Wednesday, September 4, 2013

Science. . . .. it's more than just field work.

Over the past few years, we've seen post after post of glorious field work and courageous science action. There's no doubt that most of us got into this business so that we could spend long, lovely periods of time outside, observing and collecting critters. The truth, however, is that ecological science involves a little time in the field and a LOT OF TIME in the lab. Fortunately for us, lab work is just as exhilarating!. .. . .as long as you're in the zone.  Here's a few shots of Montana folks in the zone.

Tanner has been busy analyzing nutrient chemistry samples from his experimental channels - and yes, his hair continues to grow! His goal is measure dissolved ammonium and phosphate in water samples to examine whether experimental warming affects rates and ratios of nitrogen and phosphorus uptake. Shouldn't be long before he can post some preliminary data!

Jim has been hard at work processing benthic samples from the landscape temperature gradient. He's finding large differences in the structure of macrophyte-algal-cyanobacteria communities, and his plan is to quantify how these differences affect pools and ratios of carbon, nitrogen, and phosphorus at the ecosystem-level. He may be missing a front tooth (sorry Jim), but this has not slowed progress. In the next few weeks, Jim will be packing up hundreds (thousands?) of samples for carbon and nitrogen analysis. Stay tuned for updates!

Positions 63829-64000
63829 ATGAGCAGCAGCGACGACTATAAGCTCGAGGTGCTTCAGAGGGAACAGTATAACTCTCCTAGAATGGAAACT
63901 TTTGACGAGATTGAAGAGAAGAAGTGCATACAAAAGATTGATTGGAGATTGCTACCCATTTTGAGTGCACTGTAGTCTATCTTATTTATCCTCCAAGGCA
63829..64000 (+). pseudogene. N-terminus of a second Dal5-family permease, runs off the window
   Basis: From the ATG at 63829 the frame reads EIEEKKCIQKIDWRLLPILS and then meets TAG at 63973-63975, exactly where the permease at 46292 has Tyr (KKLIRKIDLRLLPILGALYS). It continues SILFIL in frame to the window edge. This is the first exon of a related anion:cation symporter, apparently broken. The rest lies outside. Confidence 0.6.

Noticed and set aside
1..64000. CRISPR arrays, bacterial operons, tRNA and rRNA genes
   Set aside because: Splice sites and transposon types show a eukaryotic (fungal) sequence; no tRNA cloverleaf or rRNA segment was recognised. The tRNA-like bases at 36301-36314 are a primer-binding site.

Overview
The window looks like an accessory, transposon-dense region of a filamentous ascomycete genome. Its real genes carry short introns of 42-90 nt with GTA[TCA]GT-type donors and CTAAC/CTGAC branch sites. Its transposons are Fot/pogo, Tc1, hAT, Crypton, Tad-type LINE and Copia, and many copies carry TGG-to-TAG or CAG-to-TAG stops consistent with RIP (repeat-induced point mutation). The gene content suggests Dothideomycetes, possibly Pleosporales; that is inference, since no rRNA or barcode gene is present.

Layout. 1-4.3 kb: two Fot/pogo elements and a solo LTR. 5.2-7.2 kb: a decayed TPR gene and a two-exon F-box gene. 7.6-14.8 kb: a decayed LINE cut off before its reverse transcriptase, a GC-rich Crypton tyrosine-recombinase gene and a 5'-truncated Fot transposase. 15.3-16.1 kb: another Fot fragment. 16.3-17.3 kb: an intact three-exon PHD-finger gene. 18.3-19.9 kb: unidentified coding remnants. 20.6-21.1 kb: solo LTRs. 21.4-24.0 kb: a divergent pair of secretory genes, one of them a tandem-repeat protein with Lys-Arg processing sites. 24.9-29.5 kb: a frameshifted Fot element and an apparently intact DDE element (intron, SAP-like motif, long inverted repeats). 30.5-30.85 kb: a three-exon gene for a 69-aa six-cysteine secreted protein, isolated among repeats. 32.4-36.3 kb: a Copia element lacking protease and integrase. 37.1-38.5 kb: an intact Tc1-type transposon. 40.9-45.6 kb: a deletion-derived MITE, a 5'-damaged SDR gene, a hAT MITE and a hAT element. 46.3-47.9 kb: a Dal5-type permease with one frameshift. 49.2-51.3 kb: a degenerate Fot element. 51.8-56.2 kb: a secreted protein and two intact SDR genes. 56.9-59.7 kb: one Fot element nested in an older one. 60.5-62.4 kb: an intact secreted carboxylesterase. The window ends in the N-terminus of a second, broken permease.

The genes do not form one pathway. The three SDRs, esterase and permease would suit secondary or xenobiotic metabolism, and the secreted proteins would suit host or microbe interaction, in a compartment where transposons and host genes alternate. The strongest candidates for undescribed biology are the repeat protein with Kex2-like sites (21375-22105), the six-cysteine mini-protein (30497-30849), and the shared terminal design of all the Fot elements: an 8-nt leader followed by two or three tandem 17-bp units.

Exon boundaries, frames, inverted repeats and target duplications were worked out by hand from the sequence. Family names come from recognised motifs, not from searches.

And then there's Dr. Jim Hood, our unflappable post-doc and resident R guru. Jim is deep in the midst of compiling, coding, and analyzing data from our whole-stream warming experiment. The paper resulting from these efforts is within reach, and we're getting excited about the emerging patterns. In other news, Jim just birthed a new beautiful baby girl (Lauren), who is now our lab mascot. We look forward to her help!

And last. . .there's me, Wyatt.  I've been steeped in classes (teaching 3 this semester!) and making good progress on analyzing chamber metabolism data (thanks to Hood). I think I'm getting bags under my eyes. . .  .oh well. .. it's worth it!